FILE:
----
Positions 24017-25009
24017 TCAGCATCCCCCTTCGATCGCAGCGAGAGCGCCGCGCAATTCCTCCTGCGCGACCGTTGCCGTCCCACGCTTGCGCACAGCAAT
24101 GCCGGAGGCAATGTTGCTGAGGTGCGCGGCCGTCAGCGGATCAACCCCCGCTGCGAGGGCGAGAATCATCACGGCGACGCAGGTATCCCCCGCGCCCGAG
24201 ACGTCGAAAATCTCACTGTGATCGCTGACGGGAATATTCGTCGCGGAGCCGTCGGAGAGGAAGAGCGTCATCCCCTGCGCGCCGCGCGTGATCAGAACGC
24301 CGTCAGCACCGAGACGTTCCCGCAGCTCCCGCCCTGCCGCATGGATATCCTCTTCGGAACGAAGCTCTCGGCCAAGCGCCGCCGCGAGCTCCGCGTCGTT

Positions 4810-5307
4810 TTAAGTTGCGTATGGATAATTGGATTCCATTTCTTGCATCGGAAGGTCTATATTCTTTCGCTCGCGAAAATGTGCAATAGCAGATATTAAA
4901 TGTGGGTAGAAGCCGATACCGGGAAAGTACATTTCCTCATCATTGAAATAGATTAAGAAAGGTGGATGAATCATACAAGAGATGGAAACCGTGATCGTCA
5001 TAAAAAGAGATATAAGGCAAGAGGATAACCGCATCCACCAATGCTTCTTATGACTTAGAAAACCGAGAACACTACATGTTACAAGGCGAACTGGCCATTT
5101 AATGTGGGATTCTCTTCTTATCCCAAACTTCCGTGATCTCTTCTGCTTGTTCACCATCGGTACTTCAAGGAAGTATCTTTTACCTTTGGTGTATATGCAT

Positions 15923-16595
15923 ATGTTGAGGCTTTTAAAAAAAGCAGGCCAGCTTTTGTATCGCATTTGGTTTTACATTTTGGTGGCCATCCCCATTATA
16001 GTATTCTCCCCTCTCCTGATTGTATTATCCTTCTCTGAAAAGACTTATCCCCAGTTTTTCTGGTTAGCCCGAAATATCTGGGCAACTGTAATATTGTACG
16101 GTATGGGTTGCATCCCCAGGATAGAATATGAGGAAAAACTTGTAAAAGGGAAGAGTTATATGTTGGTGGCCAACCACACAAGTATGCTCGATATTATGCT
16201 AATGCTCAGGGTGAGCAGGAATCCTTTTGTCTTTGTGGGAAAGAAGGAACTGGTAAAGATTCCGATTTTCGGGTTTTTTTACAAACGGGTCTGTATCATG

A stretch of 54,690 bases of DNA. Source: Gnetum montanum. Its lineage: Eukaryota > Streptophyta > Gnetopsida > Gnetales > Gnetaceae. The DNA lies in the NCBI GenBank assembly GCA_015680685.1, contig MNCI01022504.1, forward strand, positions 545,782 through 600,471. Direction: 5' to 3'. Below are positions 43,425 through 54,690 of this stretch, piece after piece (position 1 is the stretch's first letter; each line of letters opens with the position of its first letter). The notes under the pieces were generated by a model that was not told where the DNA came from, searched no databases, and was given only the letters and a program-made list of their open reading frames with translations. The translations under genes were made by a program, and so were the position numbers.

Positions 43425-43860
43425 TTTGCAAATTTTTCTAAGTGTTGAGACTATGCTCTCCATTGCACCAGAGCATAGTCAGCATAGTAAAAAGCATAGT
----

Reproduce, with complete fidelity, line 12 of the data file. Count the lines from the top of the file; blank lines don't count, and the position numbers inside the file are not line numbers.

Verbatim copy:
15923 ATGTTGAGGCTTTTAAAAAAAGCAGGCCAGCTTTTGTATCGCATTTGGTTTTACATTTTGGTGGCCATCCCCATTATA